So I just recently got a stack of comics from my local dealer that he had been saving up for me for the past half-year or so. This weekend, I went down to see him and to pick up this hefty stack before it grew much larger. As I went through the stack, I noticed that there were lots of Original Sin issues. Not only was there the main series, but also 3 tie-in series, at least 1 of which I don’t recall ever ordering. But that’s ok.
So, here I will present to you all four of the story lines, full of my opinions and also, spoilers. I’m not that best at doing reviews that don’t have spoilers so I will experiment with the layout. I will post this as four articles, over 4 (or so) days. For those of you who don’t like spoilers, skip to the bottom of this post and you will see a general, overall review, without any spoilers.
But here we start (SPOILERS included), with Original Sin (the main series, written by Jason Aaron with Mike Deodato doing art). I was pretty excited for this one, as it was solicited to be an interesting murder mystery, and like my cohort, the Slim James, I do enjoy Uatu. One thing I noticed in reading this very recent story is that I am a bit out of date with what is happening in the Marvel Universe.
There was actually an issue #0, which can add to the general story, but are often unnecessary. This is one of those cases. This story focuses on Sam Alexander, a young boy who is apparently the new Nova (where is the old one?) and his interactions with the MU. We see him eager to show off to the Avengers and then ask the question, “Why does the Watcher watch?” With Iron Man and Captain America unable to answer this, Sam actually visits Uatu at his home on the moon. This is great because it does give us, the readers, a nice look inside Uatu’s home, which is full of interesting and dangerous things. We are also given the back story of Uatu, and what happened when his father did interfere with a planet. All around cool stuff. Needed for the rest of the book? Not really, but it does add some information that is at least interesting.
Now we actually will kick it off with #1. Gotta say, I am a big fan of Deodato art, and I keep loving it here. Uatu gets himself blown up pretty quickly here and the big idea of this issue seems to be introducing us to the teams that will be investigating the murder. Nick Fury, Cap, Iron Man, Black Widow, and Wolverine are the crew that first finds the body. Black Panther, Ant-Man (the Scott Lang one) and Emma Frost make another team, which is on their way to the center of the Earth. Dr. Strange and the Punisher are together, going somewhere. Moon Knight, (who is acting very out of character, IMO) and the Winter Soldier are out in space and meet up with Gamora. Some glowing green bullet fragments are found in the Watcher (gamma? Banner?) and we also get an odd scene of a Mindless One going a little crazy and killing itself with the Ultimate Nullifier, a weapon stolen from the Watcher’s home. It claimed to have “seen sin.” At the end we see the villains in the shadows. One woman looks familiar, and the guy holding the eye looks like it might be Nitro?
#2. Well it turns out I was wrong. Not Nitro at all. The white hair I thought I saw was really a cowl covering up the face of… The ORB! “Who?” said everyone. Well, this guy.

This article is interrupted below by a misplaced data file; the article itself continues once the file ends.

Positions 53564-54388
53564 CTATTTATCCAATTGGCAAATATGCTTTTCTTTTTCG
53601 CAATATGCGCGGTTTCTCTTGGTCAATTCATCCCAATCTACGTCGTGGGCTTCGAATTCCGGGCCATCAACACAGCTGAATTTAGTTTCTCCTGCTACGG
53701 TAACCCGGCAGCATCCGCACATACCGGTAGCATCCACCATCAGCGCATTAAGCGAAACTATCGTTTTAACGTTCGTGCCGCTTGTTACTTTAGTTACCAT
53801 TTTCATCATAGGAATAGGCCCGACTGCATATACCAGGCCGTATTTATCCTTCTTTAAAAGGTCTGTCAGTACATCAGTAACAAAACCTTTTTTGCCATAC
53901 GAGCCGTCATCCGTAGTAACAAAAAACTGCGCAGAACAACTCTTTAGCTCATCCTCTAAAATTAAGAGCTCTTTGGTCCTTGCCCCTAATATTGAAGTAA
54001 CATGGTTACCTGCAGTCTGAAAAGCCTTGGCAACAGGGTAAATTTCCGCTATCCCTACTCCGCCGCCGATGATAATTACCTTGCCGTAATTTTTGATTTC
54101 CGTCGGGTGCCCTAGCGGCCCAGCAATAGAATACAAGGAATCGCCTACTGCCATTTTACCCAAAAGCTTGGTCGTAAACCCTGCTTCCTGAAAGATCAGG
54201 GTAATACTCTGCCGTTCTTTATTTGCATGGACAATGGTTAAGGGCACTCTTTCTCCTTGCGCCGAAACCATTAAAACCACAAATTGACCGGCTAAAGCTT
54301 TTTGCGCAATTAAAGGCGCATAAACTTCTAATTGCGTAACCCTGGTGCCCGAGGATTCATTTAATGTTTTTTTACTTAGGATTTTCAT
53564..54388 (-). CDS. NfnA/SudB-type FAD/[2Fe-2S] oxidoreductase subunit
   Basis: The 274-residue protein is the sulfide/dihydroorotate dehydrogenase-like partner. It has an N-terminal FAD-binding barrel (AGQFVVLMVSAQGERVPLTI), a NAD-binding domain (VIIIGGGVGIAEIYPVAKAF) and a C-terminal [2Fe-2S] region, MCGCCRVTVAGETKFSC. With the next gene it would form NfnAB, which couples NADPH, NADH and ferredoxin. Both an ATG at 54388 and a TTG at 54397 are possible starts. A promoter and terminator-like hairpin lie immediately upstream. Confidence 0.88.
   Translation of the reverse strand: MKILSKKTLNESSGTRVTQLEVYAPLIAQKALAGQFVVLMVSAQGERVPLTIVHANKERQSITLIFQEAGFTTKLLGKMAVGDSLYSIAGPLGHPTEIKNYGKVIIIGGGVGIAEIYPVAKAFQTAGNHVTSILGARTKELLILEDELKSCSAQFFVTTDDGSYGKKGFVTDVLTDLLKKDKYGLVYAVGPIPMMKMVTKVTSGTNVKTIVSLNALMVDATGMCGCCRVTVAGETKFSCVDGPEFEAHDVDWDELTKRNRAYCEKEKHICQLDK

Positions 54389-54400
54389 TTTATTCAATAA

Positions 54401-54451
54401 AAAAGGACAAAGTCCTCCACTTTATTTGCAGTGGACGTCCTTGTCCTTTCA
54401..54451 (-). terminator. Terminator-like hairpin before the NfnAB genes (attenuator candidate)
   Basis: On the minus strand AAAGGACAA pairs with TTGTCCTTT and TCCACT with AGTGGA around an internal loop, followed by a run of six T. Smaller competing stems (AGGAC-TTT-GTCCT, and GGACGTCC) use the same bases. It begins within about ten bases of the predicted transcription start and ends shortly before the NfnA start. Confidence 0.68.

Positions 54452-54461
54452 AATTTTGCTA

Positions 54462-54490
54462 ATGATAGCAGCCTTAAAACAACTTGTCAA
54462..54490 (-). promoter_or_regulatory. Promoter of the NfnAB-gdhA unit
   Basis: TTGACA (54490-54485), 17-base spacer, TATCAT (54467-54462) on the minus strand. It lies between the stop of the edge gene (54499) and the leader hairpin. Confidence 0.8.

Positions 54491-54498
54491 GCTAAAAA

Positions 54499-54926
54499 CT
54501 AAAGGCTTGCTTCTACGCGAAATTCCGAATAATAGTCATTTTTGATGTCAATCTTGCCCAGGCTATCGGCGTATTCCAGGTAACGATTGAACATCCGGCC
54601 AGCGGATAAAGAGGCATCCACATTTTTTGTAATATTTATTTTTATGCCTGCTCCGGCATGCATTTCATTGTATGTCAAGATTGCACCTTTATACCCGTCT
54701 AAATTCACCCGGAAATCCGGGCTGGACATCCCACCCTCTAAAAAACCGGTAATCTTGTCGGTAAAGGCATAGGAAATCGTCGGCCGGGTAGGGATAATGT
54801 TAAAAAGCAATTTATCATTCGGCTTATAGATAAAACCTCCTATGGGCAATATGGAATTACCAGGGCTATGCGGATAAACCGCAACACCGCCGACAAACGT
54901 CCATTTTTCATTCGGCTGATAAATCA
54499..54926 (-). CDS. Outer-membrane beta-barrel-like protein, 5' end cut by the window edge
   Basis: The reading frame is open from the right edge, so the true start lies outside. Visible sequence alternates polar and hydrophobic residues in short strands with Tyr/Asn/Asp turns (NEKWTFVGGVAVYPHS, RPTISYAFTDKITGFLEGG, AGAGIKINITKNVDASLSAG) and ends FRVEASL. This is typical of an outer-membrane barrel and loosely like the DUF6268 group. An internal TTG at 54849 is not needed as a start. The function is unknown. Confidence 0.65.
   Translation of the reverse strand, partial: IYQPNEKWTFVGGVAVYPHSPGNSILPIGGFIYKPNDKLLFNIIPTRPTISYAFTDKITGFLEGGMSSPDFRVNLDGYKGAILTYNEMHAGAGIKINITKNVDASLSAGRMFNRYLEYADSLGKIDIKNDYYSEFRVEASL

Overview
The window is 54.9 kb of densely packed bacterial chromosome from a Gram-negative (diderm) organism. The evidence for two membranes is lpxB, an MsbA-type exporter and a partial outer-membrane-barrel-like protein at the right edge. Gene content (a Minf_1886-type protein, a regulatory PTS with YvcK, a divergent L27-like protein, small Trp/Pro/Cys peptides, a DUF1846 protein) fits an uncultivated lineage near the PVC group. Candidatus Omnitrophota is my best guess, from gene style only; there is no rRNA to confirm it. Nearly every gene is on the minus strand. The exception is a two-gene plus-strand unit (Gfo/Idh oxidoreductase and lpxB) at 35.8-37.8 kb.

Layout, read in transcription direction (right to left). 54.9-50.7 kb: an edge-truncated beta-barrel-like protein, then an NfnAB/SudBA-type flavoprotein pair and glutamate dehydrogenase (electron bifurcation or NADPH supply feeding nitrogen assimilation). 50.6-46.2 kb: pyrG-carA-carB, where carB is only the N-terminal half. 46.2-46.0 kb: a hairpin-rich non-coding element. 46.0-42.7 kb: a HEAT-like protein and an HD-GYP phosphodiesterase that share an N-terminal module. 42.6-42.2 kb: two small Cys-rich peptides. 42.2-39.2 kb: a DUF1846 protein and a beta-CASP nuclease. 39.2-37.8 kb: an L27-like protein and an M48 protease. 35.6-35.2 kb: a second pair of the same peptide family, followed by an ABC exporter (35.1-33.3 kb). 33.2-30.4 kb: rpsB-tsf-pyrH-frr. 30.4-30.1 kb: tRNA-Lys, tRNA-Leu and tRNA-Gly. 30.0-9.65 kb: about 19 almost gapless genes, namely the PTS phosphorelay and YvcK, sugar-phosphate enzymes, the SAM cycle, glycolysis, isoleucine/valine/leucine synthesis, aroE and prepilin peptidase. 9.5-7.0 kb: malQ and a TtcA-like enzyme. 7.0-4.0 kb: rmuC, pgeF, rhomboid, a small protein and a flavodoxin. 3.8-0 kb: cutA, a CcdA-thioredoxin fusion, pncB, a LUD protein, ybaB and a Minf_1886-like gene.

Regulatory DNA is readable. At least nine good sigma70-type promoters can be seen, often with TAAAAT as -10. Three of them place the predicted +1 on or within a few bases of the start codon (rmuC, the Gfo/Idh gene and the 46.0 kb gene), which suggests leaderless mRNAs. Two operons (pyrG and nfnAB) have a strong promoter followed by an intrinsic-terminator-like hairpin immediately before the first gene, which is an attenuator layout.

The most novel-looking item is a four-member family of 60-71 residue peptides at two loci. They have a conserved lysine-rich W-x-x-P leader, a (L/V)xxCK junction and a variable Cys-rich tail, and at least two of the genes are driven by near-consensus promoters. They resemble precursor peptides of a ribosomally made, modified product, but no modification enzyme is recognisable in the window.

Yeah, the guy with a giant eye for a head stole the eye of the Watcher. We see him with some guy who looks like a mutated Thing. No clue on that guy. Meanwhile, Panther, Ant-Man, and Emma are in the earth and find a monster graveyard (cool). Dr. Strange and Punisher, in some other dimension, find a dead monster with the green bullets embedded in it. Fury finds another Mindless One going nuts. And, in probably the best scene, we see Bruce Banner and Tony Stark doing some sciencing together, and Stark doesn’t even bother wearing pants for it. Classic science bros. Also, the bad girl is named Exterminatrix. Because of course she is.
#3 So I had no information on the Orb, but in this issue, we do get to learn a bit about him. Apparently he has the power to see things that others can’t. Kind of vague, but an interesting power to explore further. He also says that he steals peoples’ eyeballs and rolls around naked on them. So… there’s that. Have fun with that mental image. The underground team finds that those monsters were all killed by the same green bullets. The team out in space finds some floating bullet casings, and also an entire planet that has been killed. I don’t know which living planet it was, but I don’t think it was Ego or Id. Back on Earth, there is an actual fight, in which the Watcher’s eye that the Orb has released all the secrets it was holding, which were only shown to people they affected. We don’t get to see those secrets in this comic, but it is obvious that they play a big role in the tie-ins and other series. The eye ends up with Fury. We also got to find out that the Exterminatrix is Dr. Midas’s daughter. (oh right, of course). The end of this issue is the biggest shock. The Winter Soldier abandons the rest of his team and blows up the space ship. Moon Knight suspects him, but I thought he couldn’t be the killer. Too obvious. Then there is a page showing him finding Fury, and literally ripping Fury’s head off and taking the eye.